Mar 20, 2007
Newspaper takes heat for doing its job
In another Republican letter writing campaign, the Livingston County Daily Press & Argus published three letters taking them to task for daring to revel the finances and irresponsibility of an elected office, including one from a former Republican state Representative and Senator.
Maybe I don’t understand how investigative journalism works, but isn’t the job of a journalist to report on the finances and wrongdoing of an elected official? Also, where else will a company give you the platform to blast them?
As everyone knows, the home of Rep. Chris Ward, R-Brighton Township, and his ex-wife is in foreclosure. That’s public record because a required legal ad appeared in the P & A. The bigger question maybe why the newspaper sat on the story for a week until the Detroit News broke the story first. This newspaper has bent over backward to not ask any tough questions or be critical of Ward.
The newspaper reported back in February of 2006 about Ward’s divorce. Now, the life of a public official should be an open book, and divorce is one thing that we should know about, especially when you try and paint yourself as the party and candidate of family values. We should know even more if that person makes is alleged family values a campaign issue and uses that family as a campaign prop. If your campaign web site uses this tag: “Chris Ward is a committed conservative who will fight for limited government, low taxes and family values” then I think your family situation is an issue. If you also use your family as a prop then your family values are even more of an issue.
Former state Fred Dillingham wrote a letter saying personal matters should stay private. Then we should do way with laws that require candidates to revel their finances and other conflict of interest and campaign finance laws. Dillingham writes; “Unfortunately, many choose to seize the opportunity to expose the personal lives of public officials with little or no consideration to the impact it has on their children and others who fall victim to this type of public disclosure.” The finances and lack of judgment of elected officials has nothing to do with their personal life, but it has everything to do with their character or lack of character.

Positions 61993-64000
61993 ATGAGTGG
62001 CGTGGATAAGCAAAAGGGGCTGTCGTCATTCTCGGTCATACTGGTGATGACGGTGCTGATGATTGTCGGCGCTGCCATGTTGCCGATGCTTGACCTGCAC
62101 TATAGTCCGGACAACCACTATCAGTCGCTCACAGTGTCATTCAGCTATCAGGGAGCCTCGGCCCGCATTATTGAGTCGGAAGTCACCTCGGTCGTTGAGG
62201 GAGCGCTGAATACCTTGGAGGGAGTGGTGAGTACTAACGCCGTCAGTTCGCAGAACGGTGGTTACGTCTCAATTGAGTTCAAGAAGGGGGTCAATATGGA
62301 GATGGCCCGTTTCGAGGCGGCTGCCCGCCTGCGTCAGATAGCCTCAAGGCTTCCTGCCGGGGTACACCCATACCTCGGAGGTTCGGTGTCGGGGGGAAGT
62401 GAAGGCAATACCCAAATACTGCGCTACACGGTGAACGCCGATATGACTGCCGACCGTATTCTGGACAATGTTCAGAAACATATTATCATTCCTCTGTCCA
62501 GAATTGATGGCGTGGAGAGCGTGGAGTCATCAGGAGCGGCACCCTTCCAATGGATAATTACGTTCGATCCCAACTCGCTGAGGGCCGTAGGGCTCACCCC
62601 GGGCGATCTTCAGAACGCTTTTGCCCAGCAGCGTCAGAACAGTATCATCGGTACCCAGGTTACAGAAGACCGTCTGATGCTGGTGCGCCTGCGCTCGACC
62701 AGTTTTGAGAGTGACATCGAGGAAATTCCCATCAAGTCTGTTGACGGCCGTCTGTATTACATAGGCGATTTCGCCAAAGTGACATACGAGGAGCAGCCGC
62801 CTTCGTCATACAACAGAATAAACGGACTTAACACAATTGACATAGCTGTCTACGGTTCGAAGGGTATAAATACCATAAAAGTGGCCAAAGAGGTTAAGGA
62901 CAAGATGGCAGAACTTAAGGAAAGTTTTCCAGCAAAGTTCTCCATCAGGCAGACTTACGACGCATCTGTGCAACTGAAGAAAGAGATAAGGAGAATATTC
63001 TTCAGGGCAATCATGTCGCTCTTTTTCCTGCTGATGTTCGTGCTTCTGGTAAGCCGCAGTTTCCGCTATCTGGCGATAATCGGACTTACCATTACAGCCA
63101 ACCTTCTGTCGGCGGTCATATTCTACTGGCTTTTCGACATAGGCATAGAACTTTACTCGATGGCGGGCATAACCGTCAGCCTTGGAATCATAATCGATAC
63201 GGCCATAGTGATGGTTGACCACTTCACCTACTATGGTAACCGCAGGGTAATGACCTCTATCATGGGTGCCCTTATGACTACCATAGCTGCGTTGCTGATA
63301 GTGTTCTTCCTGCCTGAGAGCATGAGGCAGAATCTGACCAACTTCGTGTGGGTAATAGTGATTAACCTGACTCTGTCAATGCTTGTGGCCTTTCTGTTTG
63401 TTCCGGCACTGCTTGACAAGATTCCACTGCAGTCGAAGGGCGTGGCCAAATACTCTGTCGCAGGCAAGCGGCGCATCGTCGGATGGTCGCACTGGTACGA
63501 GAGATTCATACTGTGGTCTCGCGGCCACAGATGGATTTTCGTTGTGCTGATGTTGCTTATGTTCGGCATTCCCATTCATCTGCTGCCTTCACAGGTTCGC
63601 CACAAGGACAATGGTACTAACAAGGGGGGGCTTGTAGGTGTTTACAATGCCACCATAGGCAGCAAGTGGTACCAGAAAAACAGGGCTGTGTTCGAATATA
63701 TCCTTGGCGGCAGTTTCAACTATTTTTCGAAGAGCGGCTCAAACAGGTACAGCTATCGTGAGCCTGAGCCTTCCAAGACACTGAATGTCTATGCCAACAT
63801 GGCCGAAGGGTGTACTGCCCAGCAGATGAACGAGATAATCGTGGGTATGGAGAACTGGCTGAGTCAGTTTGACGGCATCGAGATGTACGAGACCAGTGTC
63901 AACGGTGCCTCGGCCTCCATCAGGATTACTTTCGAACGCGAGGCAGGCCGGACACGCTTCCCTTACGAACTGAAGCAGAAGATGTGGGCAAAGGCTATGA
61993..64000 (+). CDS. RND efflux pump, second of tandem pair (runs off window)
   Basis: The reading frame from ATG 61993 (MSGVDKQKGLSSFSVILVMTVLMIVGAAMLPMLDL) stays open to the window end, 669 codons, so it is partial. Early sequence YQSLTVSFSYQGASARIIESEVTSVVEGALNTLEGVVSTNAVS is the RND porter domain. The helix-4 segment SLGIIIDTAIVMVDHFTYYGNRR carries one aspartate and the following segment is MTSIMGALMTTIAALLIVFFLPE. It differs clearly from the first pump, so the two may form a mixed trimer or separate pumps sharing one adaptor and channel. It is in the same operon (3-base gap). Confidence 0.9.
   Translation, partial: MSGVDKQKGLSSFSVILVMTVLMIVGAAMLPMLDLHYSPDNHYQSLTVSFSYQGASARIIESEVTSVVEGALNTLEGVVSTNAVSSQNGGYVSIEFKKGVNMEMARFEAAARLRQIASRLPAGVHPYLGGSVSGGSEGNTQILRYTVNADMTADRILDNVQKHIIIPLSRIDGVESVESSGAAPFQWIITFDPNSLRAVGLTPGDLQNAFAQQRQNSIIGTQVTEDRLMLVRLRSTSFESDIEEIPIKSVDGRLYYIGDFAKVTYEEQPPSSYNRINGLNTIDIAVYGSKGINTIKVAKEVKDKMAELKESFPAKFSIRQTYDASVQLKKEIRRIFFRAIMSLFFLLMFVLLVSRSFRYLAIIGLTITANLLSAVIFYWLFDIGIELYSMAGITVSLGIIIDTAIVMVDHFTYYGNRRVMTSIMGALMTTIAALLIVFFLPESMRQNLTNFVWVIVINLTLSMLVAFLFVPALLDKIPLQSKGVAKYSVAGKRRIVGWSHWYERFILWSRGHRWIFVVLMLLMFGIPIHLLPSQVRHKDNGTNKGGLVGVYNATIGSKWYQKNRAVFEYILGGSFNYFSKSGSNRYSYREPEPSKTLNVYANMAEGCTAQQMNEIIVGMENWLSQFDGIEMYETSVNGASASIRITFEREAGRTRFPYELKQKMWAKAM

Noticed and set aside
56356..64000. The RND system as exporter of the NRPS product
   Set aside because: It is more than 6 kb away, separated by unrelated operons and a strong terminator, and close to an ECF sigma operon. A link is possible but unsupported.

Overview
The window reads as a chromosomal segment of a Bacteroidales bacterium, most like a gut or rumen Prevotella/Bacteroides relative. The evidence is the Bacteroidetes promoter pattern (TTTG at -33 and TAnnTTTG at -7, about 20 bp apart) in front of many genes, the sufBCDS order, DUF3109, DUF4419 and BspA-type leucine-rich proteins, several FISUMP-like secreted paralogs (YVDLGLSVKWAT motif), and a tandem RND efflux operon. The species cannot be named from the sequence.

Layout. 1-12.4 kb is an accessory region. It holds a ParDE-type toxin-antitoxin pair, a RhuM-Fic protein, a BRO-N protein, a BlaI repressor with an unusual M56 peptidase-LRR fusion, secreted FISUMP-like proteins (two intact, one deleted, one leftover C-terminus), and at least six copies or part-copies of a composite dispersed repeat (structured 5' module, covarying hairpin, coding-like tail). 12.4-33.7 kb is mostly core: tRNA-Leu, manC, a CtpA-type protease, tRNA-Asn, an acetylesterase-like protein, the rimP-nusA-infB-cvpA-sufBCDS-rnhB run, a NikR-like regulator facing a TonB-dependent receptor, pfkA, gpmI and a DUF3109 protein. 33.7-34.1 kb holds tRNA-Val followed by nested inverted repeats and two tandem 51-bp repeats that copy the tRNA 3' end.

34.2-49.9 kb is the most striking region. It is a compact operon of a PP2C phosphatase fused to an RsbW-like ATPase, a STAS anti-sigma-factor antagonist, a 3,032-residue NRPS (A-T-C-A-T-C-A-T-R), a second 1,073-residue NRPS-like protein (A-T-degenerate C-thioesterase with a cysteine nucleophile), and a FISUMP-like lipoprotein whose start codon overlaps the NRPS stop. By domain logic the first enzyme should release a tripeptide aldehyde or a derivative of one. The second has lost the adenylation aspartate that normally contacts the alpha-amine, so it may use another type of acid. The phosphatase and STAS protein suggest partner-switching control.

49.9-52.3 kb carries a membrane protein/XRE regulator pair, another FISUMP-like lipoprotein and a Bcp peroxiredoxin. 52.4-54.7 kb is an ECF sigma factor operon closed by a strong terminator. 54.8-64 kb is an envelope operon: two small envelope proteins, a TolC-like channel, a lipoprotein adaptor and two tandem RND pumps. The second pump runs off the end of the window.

M. Battison, of Genoa Township writes, “I really think the editorial staff screwed up and should be reprimanded for allowing this gossip piece to be published. In the future, please think before you publish; ask if it's newsworthy and serves the public interest. There's enough gossip out there already without the need for articles like this one.”
This is not gossip it’s public record. The gossip has been around for a long time, but no one reported or printed it. The finances, judgment and morals of our elected leaders are more than newsworthy.
Laura Bickel of Howell writes, “When is enough, enough? Divorce is a tragic pandemic in our society; it is painful for all involved. Is it really necessary to revel in someone else's private pain and then further shame them by boldly announcing their sad financial predicament?”
We have a 50 percent divorce rate in this country, but I guarantee the foreclosure rate is not nearly that high. Divorce does not automatically mean you lose your home, and the fact remains Ward has a place to live; his family does not. In this economy there are many people losing their homes everyday because of lost jobs and loss of income. However, people who make nearly $100,000 a year have no excuse, in my opinion. It’s about responsibility, priorities and judgment.